Kainui
  • Kainui
Let's try this! @ikram002p \[\frac{d}{dx}(a\uparrow^x b)\]
Calculus1
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katieb
  • katieb
I got my questions answered at brainly.com in under 10 minutes. Go to brainly.com now for free help!
Here_to_Help15
  • Here_to_Help15
Can i try as well?
Kainui
  • Kainui
Yeah anyone can lol
Here_to_Help15
  • Here_to_Help15
Oki lol let me get paper

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More answers

Kainui
  • Kainui
This might be an impossible question lol.
Here_to_Help15
  • Here_to_Help15
lol hmm nothing is impossible ;)
ikram002p
  • ikram002p
i'll write what im thinking of and then lets see :)
anonymous
  • anonymous
Woah let me take a stab at this!
Here_to_Help15
  • Here_to_Help15
Can i give you a question @Kainui :)
Here_to_Help15
  • Here_to_Help15
\[\frac{ d }{ dx } (2^{x)}\] How do you find ^
Here_to_Help15
  • Here_to_Help15
You lost @Kainui ? tehee :)
ikram002p
  • ikram002p
@Kainui lets try on small stuff like |dw:1433362211420:dw|
ganeshie8
  • ganeshie8
* for tomoro
Here_to_Help15
  • Here_to_Help15
?
ikram002p
  • ikram002p
|dw:1433362587173:dw|
Here_to_Help15
  • Here_to_Help15
Is that
Here_to_Help15
  • Here_to_Help15
Your writing
ikram002p
  • ikram002p
thats only special case yes my writing
ikram002p
  • ikram002p
eh -.- i wish if there is a short cut
Here_to_Help15
  • Here_to_Help15
lol neat hand writing :)
ikram002p
  • ikram002p
ty :)
ikram002p
  • ikram002p
i might end up saying zero since this arrow notation end up defining a finite number hmmm but if we wanna deal with it as exponent we neat ani_arrow notation , right @Kainui ? is there something like this ??
Kainui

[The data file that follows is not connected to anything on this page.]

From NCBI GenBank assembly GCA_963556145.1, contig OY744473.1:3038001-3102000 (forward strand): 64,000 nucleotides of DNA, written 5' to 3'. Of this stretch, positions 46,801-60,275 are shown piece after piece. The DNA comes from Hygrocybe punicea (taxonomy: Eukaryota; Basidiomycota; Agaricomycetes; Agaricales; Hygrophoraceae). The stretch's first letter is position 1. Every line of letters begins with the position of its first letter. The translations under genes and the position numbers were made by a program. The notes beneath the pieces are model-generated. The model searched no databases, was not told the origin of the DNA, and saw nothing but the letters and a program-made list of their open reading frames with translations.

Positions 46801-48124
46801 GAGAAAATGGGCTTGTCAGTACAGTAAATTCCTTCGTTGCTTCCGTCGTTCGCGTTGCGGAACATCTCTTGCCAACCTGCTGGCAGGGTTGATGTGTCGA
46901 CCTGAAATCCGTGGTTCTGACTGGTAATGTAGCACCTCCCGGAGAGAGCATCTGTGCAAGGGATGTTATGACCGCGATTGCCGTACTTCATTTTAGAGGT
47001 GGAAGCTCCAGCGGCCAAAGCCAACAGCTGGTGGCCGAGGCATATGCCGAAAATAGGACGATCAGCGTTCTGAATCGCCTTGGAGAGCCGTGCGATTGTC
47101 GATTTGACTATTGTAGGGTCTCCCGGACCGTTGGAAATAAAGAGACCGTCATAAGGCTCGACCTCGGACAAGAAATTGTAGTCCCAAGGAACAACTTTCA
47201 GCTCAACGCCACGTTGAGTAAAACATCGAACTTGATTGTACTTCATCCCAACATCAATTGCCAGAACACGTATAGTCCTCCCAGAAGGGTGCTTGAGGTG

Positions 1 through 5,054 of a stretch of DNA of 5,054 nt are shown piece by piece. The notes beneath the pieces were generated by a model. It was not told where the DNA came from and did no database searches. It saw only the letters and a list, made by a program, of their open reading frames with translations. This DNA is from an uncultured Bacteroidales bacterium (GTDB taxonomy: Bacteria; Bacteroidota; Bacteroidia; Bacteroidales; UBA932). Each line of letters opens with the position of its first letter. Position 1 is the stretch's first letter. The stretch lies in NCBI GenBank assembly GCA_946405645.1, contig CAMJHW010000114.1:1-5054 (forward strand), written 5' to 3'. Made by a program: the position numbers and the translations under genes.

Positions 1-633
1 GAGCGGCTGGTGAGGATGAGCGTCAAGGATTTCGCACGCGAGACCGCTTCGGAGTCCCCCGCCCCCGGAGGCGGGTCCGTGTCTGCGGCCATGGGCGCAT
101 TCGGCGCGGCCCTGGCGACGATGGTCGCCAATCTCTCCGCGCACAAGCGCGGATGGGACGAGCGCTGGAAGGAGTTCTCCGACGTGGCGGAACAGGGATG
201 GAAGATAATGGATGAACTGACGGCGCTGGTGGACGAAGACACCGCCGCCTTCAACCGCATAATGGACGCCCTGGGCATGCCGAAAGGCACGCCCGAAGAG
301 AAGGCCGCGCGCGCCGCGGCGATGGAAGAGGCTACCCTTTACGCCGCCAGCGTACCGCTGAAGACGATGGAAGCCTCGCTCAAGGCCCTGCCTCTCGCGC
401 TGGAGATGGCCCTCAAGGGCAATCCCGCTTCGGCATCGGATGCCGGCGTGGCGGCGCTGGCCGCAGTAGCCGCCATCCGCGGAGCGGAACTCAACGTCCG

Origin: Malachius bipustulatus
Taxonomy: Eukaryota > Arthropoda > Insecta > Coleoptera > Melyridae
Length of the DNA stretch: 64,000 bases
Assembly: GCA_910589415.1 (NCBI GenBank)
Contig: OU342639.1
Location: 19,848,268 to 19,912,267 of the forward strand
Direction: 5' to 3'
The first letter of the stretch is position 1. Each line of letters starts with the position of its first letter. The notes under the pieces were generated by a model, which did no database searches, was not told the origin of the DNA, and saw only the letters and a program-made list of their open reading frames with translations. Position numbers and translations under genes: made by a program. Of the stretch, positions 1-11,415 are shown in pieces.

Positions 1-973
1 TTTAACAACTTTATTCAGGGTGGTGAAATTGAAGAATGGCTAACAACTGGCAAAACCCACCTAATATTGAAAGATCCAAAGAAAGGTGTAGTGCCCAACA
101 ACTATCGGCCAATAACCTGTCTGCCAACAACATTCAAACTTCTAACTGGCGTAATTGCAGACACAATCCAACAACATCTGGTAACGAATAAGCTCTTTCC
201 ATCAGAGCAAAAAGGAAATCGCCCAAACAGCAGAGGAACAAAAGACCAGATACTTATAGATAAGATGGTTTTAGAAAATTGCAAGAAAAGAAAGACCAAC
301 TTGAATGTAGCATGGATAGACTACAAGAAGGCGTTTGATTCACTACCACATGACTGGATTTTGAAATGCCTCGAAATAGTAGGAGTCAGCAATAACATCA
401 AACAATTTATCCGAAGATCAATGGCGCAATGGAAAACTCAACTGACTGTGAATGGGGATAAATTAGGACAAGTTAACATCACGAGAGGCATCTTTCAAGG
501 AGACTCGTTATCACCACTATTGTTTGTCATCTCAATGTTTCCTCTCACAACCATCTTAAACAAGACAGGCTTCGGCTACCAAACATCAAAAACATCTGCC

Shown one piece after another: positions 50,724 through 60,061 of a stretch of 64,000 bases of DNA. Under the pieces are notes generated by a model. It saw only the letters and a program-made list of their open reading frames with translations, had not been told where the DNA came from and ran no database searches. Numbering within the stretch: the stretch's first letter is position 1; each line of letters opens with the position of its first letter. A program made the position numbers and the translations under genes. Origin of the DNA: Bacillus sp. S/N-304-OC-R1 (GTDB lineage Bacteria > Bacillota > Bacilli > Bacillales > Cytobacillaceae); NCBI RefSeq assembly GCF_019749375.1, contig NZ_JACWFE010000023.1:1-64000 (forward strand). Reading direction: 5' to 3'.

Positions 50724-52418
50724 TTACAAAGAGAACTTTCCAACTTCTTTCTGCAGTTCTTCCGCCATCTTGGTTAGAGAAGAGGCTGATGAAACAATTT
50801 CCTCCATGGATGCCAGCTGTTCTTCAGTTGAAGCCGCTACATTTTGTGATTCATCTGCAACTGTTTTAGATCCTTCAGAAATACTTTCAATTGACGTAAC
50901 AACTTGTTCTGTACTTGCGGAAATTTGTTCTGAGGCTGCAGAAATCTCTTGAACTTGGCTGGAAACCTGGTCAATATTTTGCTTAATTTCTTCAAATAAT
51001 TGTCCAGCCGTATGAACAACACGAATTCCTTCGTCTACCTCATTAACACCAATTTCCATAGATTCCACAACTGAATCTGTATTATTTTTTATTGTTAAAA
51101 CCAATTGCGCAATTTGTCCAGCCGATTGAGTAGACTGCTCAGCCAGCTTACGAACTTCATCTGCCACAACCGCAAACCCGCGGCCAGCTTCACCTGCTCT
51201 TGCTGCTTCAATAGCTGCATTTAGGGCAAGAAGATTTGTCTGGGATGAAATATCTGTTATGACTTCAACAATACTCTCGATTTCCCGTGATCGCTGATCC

• Kainui
Sorry I got distracted right as I posted this orry! Good idea on using the 2 case, that's awesome!
Kainui
  • Kainui
One way I was thinking of is seeing if we could weasel our way into a continuous definition of the arrow notation with the definition of derivative: \[\large \lim_{h \to 0}\frac{a \uparrow^{x+h} b - a \uparrow^x b }{h}\]
Kainui
  • Kainui
For anyone who doesn't know the arrow notation, which to be honest I barely do either. \[ a \uparrow b = a^b \\ a \uparrow \uparrow b = a^{a^{a^\cdots}} \text{tower b high}\] So the recursive definition is found here, but I'llt ype it out too: \[a \uparrow ^n b = a \uparrow ^{n-1}[a \uparrow^n(b-1)]\] and \[a \uparrow^n 1 = a\] http://mathworld.wolfram.com/PowerTower.html So for example: \[4 \uparrow^2 3 = 4 \uparrow (4 \uparrow^2 2)=4 \uparrow (4 \uparrow (4 \uparrow^2 1)) = 4 \uparrow (4 \uparrow (4 )) = 4^{4^4}\]
geerky42
  • geerky42
I don't know, but I think we may need to look at how \(\uparrow^x\) is defined for any real value of x?
Kainui
  • Kainui
Yeah it relies on making this definition which is discrete into something continuous which might not really even be possible.
Kainui
  • Kainui
Here I should have posted this to begin with for those who aren't into this yet! http://www.numberphile.com/videos/grahamsnumber.html
Kainui
  • Kainui
Another example, here are our rules just for reference: \[a \uparrow ^n b = a \uparrow ^{n-1}[a \uparrow^n(b-1)]\] \[a \uparrow^n 1 = a\] Ok so the example: \[4 \uparrow^3 3 \] Just plug and chug that recursion relation:\[ 4 \uparrow^2 (4 \uparrow^3 2) \]Now just looking at that part \((4 \uparrow^3 2)\) I expand that further:\[ 4 \uparrow^2 (4 \uparrow^2(4 \uparrow^3 1)) \] now using the fact that \((4 \uparrow^n 1) = 4 \) also listed above as the other rule we have: \[ 4 \uparrow^2 (4 \uparrow^24) \] Which we then expand further
Kainui
  • Kainui
The next step we start expanding: \[ 4 \uparrow^2 (4 \uparrow 4 \uparrow 4 \uparrow 4) = 4 \uparrow^2 4^{4^{4^4}}\] And past this we really can't do anything in terms of writing it cause this is a tower of 4s that is \(4^{4^{4^4}}\) high. lol
geerky42
  • geerky42
Here's another problem for you to consider into: Evaluate \(\dfrac{\mathrm d^{1/2}}{\mathrm dx^{1/2}}~~\large x\) :)
ikram002p
  • ikram002p
a way not impossible

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